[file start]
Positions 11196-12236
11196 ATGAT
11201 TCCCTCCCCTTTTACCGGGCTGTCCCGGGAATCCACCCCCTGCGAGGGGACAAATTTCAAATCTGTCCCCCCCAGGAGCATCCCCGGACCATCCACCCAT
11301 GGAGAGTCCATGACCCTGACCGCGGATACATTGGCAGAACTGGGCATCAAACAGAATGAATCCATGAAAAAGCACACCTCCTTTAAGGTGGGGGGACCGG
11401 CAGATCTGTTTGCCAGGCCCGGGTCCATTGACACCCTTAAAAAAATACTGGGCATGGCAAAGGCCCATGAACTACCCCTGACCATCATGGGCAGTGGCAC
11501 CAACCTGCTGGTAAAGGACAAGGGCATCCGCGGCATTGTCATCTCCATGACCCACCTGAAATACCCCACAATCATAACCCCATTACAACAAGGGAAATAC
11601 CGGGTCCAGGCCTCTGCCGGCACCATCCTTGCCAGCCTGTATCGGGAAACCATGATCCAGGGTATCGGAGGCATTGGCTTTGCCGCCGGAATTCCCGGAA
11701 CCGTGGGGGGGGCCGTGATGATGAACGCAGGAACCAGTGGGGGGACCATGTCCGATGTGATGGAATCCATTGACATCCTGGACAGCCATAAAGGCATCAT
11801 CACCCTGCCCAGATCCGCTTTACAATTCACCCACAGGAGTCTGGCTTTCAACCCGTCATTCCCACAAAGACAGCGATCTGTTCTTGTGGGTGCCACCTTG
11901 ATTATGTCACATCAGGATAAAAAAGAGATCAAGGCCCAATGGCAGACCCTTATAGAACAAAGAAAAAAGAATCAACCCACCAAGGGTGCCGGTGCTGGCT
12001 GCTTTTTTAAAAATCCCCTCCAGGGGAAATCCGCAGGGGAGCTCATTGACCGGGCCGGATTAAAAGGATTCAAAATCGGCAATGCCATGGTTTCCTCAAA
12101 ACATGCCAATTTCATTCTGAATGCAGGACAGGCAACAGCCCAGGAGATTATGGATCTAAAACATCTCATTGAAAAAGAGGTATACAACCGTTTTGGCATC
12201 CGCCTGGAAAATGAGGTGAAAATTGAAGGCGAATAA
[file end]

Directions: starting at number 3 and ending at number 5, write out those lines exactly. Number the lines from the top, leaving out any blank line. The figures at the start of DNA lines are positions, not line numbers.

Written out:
11201 TCCCTCCCCTTTTACCGGGCTGTCCCGGGAATCCACCCCCTGCGAGGGGACAAATTTCAAATCTGTCCCCCCCAGGAGCATCCCCGGACCATCCACCCAT
11301 GGAGAGTCCATGACCCTGACCGCGGATACATTGGCAGAACTGGGCATCAAACAGAATGAATCCATGAAAAAGCACACCTCCTTTAAGGTGGGGGGACCGG
11401 CAGATCTGTTTGCCAGGCCCGGGTCCATTGACACCCTTAAAAAAATACTGGGCATGGCAAAGGCCCATGAACTACCCCTGACCATCATGGGCAGTGGCAC